On Smart Phones
Starting and Running a Paintball Team - Tips From a Successful Team Captain
Article written by: Travis Sauer, Midwest Assassins Division 1 Paintball Team Captain
As the leader of a team I am often asked "How did you do it? How did you get this thing started?" People look at my roster and are shocked when they see 30+ names on it. Getting to this point was no cake walk, but it was less trouble than you would think. Here are a few tips of some steps to take for building a successful paintball team....
Find a home: Somewhere around you is a "home field", someplace you can get to and play at often. This is generally the best place to start. Meet up with some of the walk-ons who show up each week, make some friends, exchange numbers, find out when they are coming again. After a while you can make your own little group of people who play together. Then ask the ref if he can keep you all on the same team sometime...wow...did I just say team? Yeah it's really that easy.
Get organized: The first thing you'll need to figure out is who is the man in charge, someone has to make the arrangements and have the final say in matters (And trust me it happens a lot that you need to have final say). That person does NOT need to be the commander on the field, but must be the off-the-field-leader.
Where ya going?: It is important to figure out where you want to go with your team. Is this for fun? Is this to hopefully get good enough to get a sponsor? Is this an attempt to make a new pro team? Then figure out what events you want to do; 3 man team play, 5-man, 7, 10, x-ball, do you want to play tactical paintball? Perhaps you can decide this from what most of your guys like to play or what kind of paintball guns everyone has. If everyone has Tippmann and T68 tactical paintball guns, maybe you should lean more toward playing tactical paintball.
Start small: One of the best places to figure out what works is to go to a local tournament or a small young guns event and try yourselves against the local talent. YES you WILL get romped. But you'll find some great teams to play with who are in your area, and remember you only get better by playing people better than you.
If you don't want to start up a team from scratch, you might be able to join an already existing paintball team....
Finding a team: The best place to look for members of your team is your home paintball field. Sometimes the teams won't be there or might be reffing, ask the refs or the owners what the local sponsored teams are at that field. They will gladly hook you up with this information. Once you find them, ask if you can join or you will eventually meet up with other guys looking to join/be on a team.
Follow Gear: A good way to tell how involved a team is by looking at their paintball gear. A team in camos with Tippman paintball guns is probably a team that plays scenario paintball for fun, which is perfectly okay if that is what you're looking for, but won't be if you're looking for a fast ride to the top of the paintball world. Then again some teams have custom jerseys and $2,000+ paintball guns, which is kind of out of the league of your Spyder Xtra. So find a team that is about the same level as you, one that wants to go the same places as you and you can grow with.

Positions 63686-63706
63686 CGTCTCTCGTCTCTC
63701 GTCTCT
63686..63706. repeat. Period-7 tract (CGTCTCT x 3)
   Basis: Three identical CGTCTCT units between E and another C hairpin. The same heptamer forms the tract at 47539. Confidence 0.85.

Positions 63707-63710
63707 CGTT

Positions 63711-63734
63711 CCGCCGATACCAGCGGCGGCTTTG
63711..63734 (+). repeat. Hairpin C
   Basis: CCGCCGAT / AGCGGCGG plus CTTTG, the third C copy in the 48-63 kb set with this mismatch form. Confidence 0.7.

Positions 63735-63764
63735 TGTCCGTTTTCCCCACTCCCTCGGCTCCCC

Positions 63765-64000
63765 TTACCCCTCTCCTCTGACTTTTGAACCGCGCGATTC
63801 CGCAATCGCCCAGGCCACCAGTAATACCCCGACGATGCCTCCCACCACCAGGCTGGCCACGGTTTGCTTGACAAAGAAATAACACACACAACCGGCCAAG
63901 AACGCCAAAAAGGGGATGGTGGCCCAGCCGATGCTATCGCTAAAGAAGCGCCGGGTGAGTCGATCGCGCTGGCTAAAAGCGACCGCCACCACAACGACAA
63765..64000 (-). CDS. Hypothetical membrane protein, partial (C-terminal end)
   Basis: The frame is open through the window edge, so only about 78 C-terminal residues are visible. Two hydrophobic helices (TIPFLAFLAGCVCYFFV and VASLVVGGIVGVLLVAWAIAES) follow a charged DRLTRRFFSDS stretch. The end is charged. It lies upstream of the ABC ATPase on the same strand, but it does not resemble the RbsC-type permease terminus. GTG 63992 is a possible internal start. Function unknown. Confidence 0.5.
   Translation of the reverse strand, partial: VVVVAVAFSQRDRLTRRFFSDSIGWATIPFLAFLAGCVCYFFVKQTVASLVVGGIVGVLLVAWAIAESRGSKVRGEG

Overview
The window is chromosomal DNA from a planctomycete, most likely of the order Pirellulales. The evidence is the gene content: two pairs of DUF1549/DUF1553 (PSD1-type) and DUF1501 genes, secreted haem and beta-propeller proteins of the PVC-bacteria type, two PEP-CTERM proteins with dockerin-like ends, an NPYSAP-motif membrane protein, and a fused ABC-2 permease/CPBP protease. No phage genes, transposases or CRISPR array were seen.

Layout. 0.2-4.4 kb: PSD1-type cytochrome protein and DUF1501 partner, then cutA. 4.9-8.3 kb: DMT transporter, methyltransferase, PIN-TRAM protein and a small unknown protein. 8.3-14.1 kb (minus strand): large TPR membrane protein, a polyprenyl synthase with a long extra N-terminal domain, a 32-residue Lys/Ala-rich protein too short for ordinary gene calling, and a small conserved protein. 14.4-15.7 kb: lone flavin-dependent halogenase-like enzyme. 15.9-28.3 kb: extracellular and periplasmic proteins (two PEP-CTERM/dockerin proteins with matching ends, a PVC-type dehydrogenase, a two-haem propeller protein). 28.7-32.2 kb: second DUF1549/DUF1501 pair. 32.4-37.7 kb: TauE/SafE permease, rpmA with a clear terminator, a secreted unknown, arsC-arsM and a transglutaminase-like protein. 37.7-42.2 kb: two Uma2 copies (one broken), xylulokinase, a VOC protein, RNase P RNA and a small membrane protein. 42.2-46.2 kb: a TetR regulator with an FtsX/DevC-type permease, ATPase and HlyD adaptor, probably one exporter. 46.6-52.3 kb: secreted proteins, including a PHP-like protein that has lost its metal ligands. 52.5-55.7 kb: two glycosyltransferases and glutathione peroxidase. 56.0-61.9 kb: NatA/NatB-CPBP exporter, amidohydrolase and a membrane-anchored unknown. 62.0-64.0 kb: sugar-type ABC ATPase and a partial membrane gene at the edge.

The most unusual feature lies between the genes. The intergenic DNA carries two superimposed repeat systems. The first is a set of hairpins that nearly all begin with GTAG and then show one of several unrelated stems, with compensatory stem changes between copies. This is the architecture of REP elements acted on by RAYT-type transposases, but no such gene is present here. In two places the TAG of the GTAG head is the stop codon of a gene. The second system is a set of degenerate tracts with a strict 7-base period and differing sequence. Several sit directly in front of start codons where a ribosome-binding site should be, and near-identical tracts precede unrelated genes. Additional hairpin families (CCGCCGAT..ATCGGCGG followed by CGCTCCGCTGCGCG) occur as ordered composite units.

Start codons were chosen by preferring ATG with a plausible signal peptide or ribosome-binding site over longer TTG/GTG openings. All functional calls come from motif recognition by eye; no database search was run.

Meet the team: When you meet up with a team, talk it up; remember these guys have all probably known each other a long time, so you have to get to know them and befriend them. Find out if they could use you for the day or maybe even as a walk-on in an upcoming paintball event.
Don't rush them: These guys have a system going, so jumping in and saying "My name is so and so, can I join your team?" is not the way to do it. Play with them a few times, find out when they practice and offer to come watch, help out, or practice against them. Remember, you want them to be impressed by your skills first, then they'll be more willing to talk.
Play it up: Be a mad paintballer, show them your skills and be sure to be cool about it. No one likes to hear "I just shot out that Angel guy with my Spyder"....they would much rather hear "Wow man, your good, you almost had me, glad I got you first".
Be a sit in: Sometimes teams will take potential new players to small events as alternates... it may not be a glorious job, but do it anyway. It shows your dedication to the game and who knows, they may ask you to play a game.
Picking A Team Captain
In short, finding/building a paintball team is like finding friends, because your teammates should be your friends. So don't rush; you've got time. Work on your skills and talk to the people in charge... before you know it you'll be standing at the starting box, with 9 other players at your side screaming your head off getting ready to tool fools.
AHHHH!!!! WHAT?!?! You want me to lead a rag tag bunch of guys, to places all over the nation, deal with travel arrangements, internal fights, sponsorship, and late nights just to go shoot other people? YES! Welcome to being a captain. Please understand that there are two forms of captains. The Field Captain and the Off-Field Captain. This article is about the Off-Field Captain. Sometimes it's the same person as the On-Field captain, sometimes it's not. It's confusing but don't worry, Here are a few tips to keep your head above water: